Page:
Let us assume that we are working with subsets $A$, $B$ of some topological space $X$ such that also $A+B$ makes sense. (For example, we can have $X=\mathbb R^n$, $X$ could be a topological group, a topological vector space or a linear normed space. I do not want to make the question too narrow, so I am formulating this in a way which admits various contexts in answers.)

It is well known that the equality $$\overline{A+B}=\overline A+\overline B$$ does not hold in general.1 Could we still have this equality at least if both $\overline A$ and $\overline B$ are compact? Does it suffice to require one of these two sets (either $\overline A$ or $\overline B$) to be compact?

  • My impression is that this should be true if both of them are compact subsets of a metric commutative topological group (where the metric is invariant w.r.t. the binary operation $+$). In particular, this should be true for linear normed spaces. I think that the proof along these lines should work: If we are given a sequence $x_n$ of points belonging to $\overline{A+B}$, then we have $a_n\in A$, $b_n\in B$ such that $d(a_n+b_n,x_n)<\frac1n$. By taking a convergent subsequence $a_{n_k}$ of $a_n$ and then again a convergent subsequence of $b_{n_k}$ we can get a subsequence of $x_n$ which is convergent. But I do not immediately see whether I could do the analogous proof for arbitrary topological group with nets and subnets. (And, of course, a it's possible that different approach is more straightforward than using nets and subnets.)
  • This question arose when dealing with a proof of the fact that sum of two compact operators between Banach spaces is a compact operator. (There was a short discussion of this result in functional analysis chatroom quite recently.) Since here we are asking whether for the unit ball $B$ we have that $\overline{T(B)}$ is compact. So if $T=F+G$, it seems quite natural to look at $\overline{T(B)}=\overline{F(B)+G(B)}$, which means that having a result like this might be useful to get an alternative proof.

TL;DR: Do we have $\overline{A+B}=\overline A+\overline B$ if both $\overline A$, $\overline B$ are compact (or if at least one of them is compact).

1For example, see: Example where closure of $A+B$ is different from sum of closures of $A$ and $B$


2 Answers 2


Let's work in an abelian Hausdorff topological group $G$. Since $A+B\subseteq\overline{A}+\overline{B}$, as soon as the latter is closed we have $\overline{A+B}\subseteq\overline{A}+\overline{B}$.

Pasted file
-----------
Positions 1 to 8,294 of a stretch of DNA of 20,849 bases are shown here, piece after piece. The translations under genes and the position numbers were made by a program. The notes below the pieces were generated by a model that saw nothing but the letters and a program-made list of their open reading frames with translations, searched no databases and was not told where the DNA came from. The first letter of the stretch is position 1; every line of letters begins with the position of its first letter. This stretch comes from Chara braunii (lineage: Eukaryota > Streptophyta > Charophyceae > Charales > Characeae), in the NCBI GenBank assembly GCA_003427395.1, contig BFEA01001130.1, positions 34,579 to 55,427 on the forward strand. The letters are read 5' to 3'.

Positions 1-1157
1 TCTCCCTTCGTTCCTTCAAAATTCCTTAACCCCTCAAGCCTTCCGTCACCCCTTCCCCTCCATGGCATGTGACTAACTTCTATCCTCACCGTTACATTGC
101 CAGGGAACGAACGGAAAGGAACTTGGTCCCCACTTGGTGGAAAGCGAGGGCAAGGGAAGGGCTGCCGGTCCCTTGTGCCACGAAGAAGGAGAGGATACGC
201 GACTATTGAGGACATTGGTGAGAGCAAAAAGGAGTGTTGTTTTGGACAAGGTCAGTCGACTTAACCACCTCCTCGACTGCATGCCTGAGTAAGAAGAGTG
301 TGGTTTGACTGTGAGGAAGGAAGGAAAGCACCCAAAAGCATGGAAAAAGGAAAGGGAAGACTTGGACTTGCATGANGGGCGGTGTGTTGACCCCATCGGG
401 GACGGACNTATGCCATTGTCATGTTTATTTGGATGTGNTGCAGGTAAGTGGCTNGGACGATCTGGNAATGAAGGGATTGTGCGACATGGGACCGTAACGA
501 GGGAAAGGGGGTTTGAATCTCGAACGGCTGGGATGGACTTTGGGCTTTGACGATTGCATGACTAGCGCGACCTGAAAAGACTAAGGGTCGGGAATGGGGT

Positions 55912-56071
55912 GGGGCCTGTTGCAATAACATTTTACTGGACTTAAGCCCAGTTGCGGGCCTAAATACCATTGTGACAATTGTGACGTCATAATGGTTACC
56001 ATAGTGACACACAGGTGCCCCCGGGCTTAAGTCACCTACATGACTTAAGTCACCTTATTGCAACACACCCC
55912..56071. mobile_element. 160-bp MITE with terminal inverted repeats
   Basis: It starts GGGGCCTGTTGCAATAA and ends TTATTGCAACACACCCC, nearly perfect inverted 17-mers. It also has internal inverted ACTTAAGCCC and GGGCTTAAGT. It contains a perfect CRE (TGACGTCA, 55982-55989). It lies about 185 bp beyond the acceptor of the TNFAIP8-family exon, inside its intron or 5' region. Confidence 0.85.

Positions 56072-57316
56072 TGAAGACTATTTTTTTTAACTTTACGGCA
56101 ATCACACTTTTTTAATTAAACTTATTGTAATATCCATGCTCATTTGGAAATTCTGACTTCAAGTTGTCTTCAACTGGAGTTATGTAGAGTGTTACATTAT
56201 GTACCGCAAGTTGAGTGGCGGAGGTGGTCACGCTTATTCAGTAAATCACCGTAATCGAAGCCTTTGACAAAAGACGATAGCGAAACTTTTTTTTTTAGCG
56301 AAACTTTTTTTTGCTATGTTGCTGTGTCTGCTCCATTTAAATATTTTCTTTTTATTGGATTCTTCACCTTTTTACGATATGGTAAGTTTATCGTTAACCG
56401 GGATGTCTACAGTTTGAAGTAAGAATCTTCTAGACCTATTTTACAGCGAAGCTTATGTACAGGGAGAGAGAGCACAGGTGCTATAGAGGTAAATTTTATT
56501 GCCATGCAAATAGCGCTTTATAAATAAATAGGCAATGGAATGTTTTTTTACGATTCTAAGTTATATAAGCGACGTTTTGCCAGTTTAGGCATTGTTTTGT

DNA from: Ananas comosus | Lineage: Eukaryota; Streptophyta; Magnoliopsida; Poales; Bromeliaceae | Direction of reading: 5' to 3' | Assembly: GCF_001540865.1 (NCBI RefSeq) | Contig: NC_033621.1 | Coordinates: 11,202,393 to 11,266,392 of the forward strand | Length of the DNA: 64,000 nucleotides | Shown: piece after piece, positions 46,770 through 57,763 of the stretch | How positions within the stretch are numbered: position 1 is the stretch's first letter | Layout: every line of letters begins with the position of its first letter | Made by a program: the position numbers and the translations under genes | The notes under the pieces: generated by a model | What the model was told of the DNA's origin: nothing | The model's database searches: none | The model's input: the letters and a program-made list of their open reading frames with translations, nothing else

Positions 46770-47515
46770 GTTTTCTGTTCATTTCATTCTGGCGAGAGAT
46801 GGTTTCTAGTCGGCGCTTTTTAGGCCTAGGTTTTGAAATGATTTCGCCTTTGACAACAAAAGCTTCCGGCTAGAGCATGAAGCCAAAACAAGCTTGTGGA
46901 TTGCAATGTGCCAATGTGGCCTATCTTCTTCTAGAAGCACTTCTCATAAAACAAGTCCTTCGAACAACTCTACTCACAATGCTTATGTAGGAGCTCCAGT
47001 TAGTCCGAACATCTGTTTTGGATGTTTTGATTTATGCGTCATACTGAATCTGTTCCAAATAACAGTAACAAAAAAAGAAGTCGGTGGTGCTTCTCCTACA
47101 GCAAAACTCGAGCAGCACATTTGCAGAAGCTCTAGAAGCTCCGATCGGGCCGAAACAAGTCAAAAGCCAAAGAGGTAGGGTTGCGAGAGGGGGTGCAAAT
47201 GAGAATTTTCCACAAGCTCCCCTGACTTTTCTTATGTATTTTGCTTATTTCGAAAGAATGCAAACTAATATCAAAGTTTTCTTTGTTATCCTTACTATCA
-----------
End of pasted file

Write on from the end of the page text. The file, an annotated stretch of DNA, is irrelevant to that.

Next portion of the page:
This is true when $\overline{A}$ and $\overline{B}$ are compact, because the sum $G\times G\to G$ is continuous.

Now, suppose $a\in\overline{A}$ and $b\in\overline{B}$. Then there exist nets $(a_\delta)$ in $A$ and $(b_\delta)$ in $B$ converging respectively to $a$ and $b$. Note that in topological groups convergence can be stated with nets indexed by a single directed set (for instance, the neighborhood of $0$ ordered by reverse inclusion).

Since the net $(a_\delta+b_\delta)$ is in $A+B$, we get that its limit $a+b$ belongs to $\overline{A+B}$.

(Actually this proves that $\overline{A}+\overline{B}\subseteq\overline{A+B}$ for all $A$ and $B$.)

  • 1
    $\begingroup$ When only one of them is compact, the same proof as in OP's post works because addition is continuous (which is the main point here). $\endgroup$
    – amsmath
    Oct 31, 2017 at 15:51
  • $\begingroup$ @amsmath Yes, one just needs $\overline{A}+\overline{B}$ being closed. $\endgroup$
    – egreg
    Oct 31, 2017 at 16:30

Without any net arguments, just Tychnov and Hausdorff (as an alternative to egregs post):

Assume $\overline{A}$ and $\overline{B}$ are compact. Then $\overline{A} \times \overline{B}$ is compact by Tychonov too. In a Hausdorff-space, they are closed too. Assume there is something like a topological structure that makes $+$ a continuous operator, like in a topological vector space.

Then use the continuouity of $+$ with $\overline{A} \times \overline{B}$, and we see that $\overline{A} + \overline{B}$ is compact too as an image of compact sets under a continuous map and closed in a Hausdorff space.

Also, we have that $+(A,B) \subseteq +(\overline{A}, \overline{B}) \subseteq \overline{+(A,B)} = \overline{A+B}$ (definition of continuity: $f(\overline{X}) \subseteq \overline{f(X)}$). Take the closure now (and its definition as the smallest closed set) and use that the part in the middle is already closed as a compact set, which yields:

$$\overline{A+B} = \overline{A}+\overline{B}. $$


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